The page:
Ghazal 153, Verse 4

{153,4}

shauq ko yih lat kih har dam naalah khe;Nche jaa))iye
dil kii vuh ;haalat kih dam lene se ghabraa jaa))e hai

1) ardor has this trick/whim/vice, that at every breath/moment it would go on drawing a lament/groan
2) the heart is in that state, that it is agitated/alarmed by [the prospect of] taking a breath

Notes:

lat : 'A trick; a bad habit, a vice; a whim, whimsey; blameworthiness, faultiness'. (Platts p.951)

 

ghabraanaa : 'To be confused, confounded, flurried, or flustered...; to be perplexed, bewildered...; to be perturbed, disturbed in mind, agitated, disquieted, distracted; to be alarmed, scared, dismayed'. (Platts p.930)

 

jaa))e hai is an archaic form of jaataa hai (GRAMMAR)

Nazm:

Ardor has fallen into the habit of lamentation; and the heart is in such a delicate state that it doesn't want even to take a breath. By saying lat the intention is 'a bad habit, an undesirable form of behavior'. This word is not free of obscenity, and this is not the place for its use, but the author had in mind a 'rhyme' [saj((a] with ;haalat . (164-65)

== Nazm page 164; Nazm page 165

Bekhud Dihlavi:

He says, ardor has fallen into such a habit of lamentation that it never at all tires of sighs and complaints. And the situation of the heart has become so dire that it doesn't even wish to take a breath. The meaning of lat is a bad habit, as when they say, 'he has the lat of playing dice games'. (220)

Bekhud Mohani:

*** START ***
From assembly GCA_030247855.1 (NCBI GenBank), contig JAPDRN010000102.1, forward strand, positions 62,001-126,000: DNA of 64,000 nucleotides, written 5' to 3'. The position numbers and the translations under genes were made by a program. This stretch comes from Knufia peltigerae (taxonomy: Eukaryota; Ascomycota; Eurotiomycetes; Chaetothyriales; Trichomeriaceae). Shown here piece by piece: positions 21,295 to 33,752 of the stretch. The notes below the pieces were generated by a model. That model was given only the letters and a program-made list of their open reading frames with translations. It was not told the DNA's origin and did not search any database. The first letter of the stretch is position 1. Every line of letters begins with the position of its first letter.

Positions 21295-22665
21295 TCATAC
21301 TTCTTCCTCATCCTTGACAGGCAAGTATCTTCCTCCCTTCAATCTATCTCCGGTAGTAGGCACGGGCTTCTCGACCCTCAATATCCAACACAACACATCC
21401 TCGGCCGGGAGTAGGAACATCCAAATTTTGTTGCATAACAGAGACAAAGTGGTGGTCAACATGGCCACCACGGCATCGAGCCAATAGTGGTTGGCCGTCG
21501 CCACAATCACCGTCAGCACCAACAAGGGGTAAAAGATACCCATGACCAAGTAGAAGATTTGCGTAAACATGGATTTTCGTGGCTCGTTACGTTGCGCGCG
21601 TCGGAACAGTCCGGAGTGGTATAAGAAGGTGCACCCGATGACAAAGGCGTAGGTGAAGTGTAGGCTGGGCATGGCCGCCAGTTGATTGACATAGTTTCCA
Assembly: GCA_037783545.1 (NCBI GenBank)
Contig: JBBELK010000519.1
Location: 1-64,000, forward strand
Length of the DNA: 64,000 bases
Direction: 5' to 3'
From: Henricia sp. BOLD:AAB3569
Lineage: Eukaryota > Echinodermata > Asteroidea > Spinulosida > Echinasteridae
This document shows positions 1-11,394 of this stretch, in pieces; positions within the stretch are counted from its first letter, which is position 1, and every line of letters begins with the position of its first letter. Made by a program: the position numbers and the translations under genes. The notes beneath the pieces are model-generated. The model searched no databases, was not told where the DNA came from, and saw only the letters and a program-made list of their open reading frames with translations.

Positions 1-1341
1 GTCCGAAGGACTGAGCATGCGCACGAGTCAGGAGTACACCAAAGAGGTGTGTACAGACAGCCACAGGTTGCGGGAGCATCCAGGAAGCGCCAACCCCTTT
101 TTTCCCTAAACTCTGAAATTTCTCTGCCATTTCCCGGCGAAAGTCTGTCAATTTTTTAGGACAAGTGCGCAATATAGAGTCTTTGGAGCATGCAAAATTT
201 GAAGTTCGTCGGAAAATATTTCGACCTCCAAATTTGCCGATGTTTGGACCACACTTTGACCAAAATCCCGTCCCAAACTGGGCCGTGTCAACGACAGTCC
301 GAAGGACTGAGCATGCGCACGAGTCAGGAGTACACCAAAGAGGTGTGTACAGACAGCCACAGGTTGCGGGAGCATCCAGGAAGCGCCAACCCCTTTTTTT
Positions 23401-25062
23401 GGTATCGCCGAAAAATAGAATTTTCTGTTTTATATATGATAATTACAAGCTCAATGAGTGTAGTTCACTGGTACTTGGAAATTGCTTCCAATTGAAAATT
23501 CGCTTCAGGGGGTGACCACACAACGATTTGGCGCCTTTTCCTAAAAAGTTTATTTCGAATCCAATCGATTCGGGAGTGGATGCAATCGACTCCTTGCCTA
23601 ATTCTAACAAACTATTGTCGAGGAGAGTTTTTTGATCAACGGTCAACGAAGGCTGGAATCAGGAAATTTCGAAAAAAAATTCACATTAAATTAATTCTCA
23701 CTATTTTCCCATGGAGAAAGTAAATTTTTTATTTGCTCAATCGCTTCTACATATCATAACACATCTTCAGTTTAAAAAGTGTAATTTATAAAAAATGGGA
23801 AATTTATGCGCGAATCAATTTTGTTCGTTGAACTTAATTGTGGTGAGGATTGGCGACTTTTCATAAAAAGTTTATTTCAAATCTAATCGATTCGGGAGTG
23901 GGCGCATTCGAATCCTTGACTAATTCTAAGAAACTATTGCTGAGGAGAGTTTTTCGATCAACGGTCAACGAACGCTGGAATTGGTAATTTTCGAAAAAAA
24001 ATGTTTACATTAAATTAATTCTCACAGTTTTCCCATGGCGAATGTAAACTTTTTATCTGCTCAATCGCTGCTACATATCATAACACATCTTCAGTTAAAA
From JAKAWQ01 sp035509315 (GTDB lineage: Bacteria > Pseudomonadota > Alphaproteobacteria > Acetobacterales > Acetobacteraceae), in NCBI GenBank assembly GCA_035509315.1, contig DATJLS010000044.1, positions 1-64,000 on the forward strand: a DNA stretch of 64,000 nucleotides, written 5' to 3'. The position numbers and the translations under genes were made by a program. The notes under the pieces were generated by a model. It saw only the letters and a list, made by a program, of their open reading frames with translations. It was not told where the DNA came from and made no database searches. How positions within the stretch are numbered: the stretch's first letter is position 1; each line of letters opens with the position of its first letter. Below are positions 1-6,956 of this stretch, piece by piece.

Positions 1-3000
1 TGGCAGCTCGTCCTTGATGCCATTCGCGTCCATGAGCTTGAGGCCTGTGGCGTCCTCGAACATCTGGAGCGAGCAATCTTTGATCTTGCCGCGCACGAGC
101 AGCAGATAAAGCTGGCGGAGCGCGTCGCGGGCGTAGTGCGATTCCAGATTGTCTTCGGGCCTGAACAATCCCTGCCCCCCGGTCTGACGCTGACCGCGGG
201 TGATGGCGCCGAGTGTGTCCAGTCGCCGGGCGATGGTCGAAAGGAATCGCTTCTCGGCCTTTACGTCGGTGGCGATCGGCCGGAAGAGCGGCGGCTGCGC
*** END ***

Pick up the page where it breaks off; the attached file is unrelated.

The gist of it is, how would I fulfill the claims of ardor for lamentation, when because of the weakness of the heart, it's becoming difficult for me even to take a breath. (296)

FWP:

SETS == HERE/THERE; PARALLELISM

The two lines are really remarkably full of parallelisms. In both lines, the second word begins with k . The third word in the first line is 'this'; in the second line, 'that'. The fourth word in the first line is lat ; in the second, ;haalat , which ends in it. The fifth word in both lines is kih . The seventh word in the first line, and the sixth word in the second line, is dam . Finally, the first line ends in jaa))iye , the second line in the semi-echoing jaa))e hai .

The wordplay of dam -- meaning both 'moment' and, literally, 'breath'-- is excellent. But as Nazm observes, it's the pair ;haalat and lat that really stand out, because lat is such a casual and even vulgar word. To come upon it in a ghazal is an enjoyable little shock that adds spice to the line. It's another example of the power of a 'fresh word'.

The two lines are simply presented in their deadly parallelism, as a sort of 'here versus there' case. The poor lover is doomed to suffer, no matter what he does. His ardor (or even a personified Ardor) constantly goads him into groaning and lamenting; meantime, his heart, in its suffering, shies away from even taking a breath. So how can he moan and groan, without taking a breath? The breathlessness and the lamentation are two symptoms of the same disease, but they fight for possession of the poor lover's life, and their combat doubles his misery.

It's easy to see why 'ardor' wants to groan and lament. But why exactly does the heart feel agitated or fearful or reluctant about taking a breath? Because it's so weak that it's not sure it can make the heroic effort of taking one more breath? Because it's in such burning pain that every breath will fan the flames and aggravate the misery? Because the suffering is so great that death seems preferable to life, so that every breath seems an undesirable prolonging of the agony? We are left to decide for ourselves. We also have to choose a tone for the verse, since it gives us no hint whatsoever of how the lover feels about what he's reporting.

Note for grammar fans: It seems that khe;Nche jaa))iye is short for khe;Nche hu))e jaa))iye ('go on being in a state of having lamented'). The polite imperative is used here in an abstract sense, not in its literal meaning.